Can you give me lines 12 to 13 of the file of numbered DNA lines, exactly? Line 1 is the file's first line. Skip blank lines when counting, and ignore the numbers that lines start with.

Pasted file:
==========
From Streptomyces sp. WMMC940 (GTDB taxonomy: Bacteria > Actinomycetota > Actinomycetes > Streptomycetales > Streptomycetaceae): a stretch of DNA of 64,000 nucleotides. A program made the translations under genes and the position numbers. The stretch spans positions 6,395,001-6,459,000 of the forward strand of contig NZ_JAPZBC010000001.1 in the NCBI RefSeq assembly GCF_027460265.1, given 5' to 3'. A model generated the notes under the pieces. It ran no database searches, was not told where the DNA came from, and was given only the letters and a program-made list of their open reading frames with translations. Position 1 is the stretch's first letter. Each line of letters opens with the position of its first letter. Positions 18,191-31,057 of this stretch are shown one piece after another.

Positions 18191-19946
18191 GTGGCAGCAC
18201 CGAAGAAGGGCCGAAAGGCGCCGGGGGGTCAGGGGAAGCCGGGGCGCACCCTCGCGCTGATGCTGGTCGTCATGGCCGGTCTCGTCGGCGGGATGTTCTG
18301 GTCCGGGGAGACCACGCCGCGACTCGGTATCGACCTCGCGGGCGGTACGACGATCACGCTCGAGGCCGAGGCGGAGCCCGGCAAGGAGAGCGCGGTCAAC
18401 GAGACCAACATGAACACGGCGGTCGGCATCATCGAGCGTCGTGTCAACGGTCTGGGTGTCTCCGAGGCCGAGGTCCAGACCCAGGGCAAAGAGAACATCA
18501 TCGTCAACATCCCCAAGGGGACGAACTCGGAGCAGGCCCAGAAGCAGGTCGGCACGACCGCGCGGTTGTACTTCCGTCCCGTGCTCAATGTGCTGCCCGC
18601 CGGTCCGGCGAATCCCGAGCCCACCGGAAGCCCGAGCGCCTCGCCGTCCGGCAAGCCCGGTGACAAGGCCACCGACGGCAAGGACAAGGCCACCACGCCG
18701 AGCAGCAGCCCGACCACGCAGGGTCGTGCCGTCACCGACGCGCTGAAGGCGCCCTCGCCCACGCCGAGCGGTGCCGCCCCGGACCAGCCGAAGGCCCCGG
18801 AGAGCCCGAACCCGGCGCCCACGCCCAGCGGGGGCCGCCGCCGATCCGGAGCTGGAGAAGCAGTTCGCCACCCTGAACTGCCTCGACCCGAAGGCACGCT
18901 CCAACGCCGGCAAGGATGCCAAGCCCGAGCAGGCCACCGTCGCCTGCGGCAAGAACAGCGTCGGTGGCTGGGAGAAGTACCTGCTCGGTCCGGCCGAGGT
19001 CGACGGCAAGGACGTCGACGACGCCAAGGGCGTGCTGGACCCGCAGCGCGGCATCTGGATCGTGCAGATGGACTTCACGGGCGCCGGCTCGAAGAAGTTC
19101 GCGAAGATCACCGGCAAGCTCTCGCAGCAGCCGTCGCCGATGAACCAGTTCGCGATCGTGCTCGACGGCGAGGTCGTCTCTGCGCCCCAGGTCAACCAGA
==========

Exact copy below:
19001 CGACGGCAAGGACGTCGACGACGCCAAGGGCGTGCTGGACCCGCAGCGCGGCATCTGGATCGTGCAGATGGACTTCACGGGCGCCGGCTCGAAGAAGTTC
19101 GCGAAGATCACCGGCAAGCTCTCGCAGCAGCCGTCGCCGATGAACCAGTTCGCGATCGTGCTCGACGGCGAGGTCGTCTCTGCGCCCCAGGTCAACCAGA